I want to integrate a Squid proxy with an Active Directory domain, so that the following is achieved:

  • I can grant/deny access to web sites based on user accounts and/or groups.
  • Domain users don't need to explicitly authenticate when accessing the proxy, i.e. they automatically use their Windows logon credentials.
  • Unauthenticated users can still be granted access (to specific destinations).

The two last points are my main concern; I know Squid can authenticate users against AD, but I don't know if it can manage authenticated and anonymous users at the same time, and if it can use transparent authentication, i.e. without requiring the user to explicitly log in to the proxy server.

Also, I know there are two ways to integrate Squid with AD: WinBind and LDAP. Which one is better for this scenario?

I don't need Squid to be a transparent proxy; there's already a GPO in place which configures IE proxy settings for all domain users.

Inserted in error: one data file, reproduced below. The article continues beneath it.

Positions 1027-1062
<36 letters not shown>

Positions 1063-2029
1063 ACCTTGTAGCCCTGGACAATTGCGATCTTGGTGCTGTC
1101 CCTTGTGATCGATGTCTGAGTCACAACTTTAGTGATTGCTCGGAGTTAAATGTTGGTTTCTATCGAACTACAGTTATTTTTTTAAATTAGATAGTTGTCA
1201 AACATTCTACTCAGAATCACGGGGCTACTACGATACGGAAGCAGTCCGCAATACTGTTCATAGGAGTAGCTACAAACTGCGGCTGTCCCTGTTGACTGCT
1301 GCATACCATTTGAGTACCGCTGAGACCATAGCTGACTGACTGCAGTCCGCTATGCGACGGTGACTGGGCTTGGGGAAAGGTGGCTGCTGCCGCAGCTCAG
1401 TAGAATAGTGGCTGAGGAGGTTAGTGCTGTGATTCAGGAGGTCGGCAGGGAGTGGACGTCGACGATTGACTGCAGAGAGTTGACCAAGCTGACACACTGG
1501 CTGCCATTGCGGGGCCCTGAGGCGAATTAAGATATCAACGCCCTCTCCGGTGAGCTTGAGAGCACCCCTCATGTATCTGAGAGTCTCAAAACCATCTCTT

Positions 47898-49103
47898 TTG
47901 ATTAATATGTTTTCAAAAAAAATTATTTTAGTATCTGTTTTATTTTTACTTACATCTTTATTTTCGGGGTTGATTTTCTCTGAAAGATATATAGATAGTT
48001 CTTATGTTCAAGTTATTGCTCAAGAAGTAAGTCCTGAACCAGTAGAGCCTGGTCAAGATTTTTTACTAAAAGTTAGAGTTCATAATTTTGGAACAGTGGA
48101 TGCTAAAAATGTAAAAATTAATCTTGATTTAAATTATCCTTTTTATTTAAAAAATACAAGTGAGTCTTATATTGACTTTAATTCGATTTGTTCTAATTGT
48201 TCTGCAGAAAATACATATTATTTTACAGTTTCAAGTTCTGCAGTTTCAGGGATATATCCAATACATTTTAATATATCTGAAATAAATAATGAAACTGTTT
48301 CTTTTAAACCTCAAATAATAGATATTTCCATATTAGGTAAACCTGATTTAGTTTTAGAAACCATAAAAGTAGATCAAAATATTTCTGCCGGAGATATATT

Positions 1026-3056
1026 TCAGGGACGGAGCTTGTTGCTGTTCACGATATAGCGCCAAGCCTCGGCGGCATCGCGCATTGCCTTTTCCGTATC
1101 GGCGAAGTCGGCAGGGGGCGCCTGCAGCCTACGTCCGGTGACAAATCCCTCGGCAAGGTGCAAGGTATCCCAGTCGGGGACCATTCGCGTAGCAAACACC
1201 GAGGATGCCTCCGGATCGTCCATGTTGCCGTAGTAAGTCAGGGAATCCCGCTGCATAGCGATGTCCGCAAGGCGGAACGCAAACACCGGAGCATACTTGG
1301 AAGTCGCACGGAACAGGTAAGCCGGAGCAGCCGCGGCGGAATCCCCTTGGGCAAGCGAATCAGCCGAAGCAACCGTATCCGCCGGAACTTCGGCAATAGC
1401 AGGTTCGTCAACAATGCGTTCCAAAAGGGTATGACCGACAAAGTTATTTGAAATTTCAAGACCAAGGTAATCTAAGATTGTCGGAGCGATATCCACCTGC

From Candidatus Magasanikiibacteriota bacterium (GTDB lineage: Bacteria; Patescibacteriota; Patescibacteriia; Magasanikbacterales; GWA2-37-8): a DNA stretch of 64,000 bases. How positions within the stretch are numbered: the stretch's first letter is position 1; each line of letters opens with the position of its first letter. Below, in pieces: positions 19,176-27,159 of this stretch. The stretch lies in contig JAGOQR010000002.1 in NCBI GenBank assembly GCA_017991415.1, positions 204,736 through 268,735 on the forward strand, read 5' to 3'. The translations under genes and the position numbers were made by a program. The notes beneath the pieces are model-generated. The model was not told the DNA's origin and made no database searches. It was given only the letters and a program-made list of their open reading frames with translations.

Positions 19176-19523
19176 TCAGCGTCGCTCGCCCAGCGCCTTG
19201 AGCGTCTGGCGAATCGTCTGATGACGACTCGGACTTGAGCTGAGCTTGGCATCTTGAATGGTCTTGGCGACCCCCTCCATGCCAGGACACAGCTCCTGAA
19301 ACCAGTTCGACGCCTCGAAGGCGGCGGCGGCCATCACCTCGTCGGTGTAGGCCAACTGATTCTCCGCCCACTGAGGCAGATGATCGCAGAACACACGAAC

Bonus question: can all of this work when SquidGuard is involved, too?

1 Answer 1


I'm using Squid as a non-transparent proxy to authenticate (and database) user access to web sites in production and it works very well.

I'm running it on Win32, so the integration with Active Directory has been pretty painless. As such, I can't speak to the relative merits of WinBind versus LDAP.

The "bypass" functionality that you're looking for re: anonymous users having access to some sites is documented in the Squid wiki. I haven't tried the configuration example there on a real Squid instance. After reading the first sample configuration I'd say that it should work "as advertised". It looks like the trick (since Squid parses ACLs top-to-bottom, bailing out after the first ACL it finds that satisfies the request) is to put the anonymous access ACLs before any ACLs that depend on authentication.

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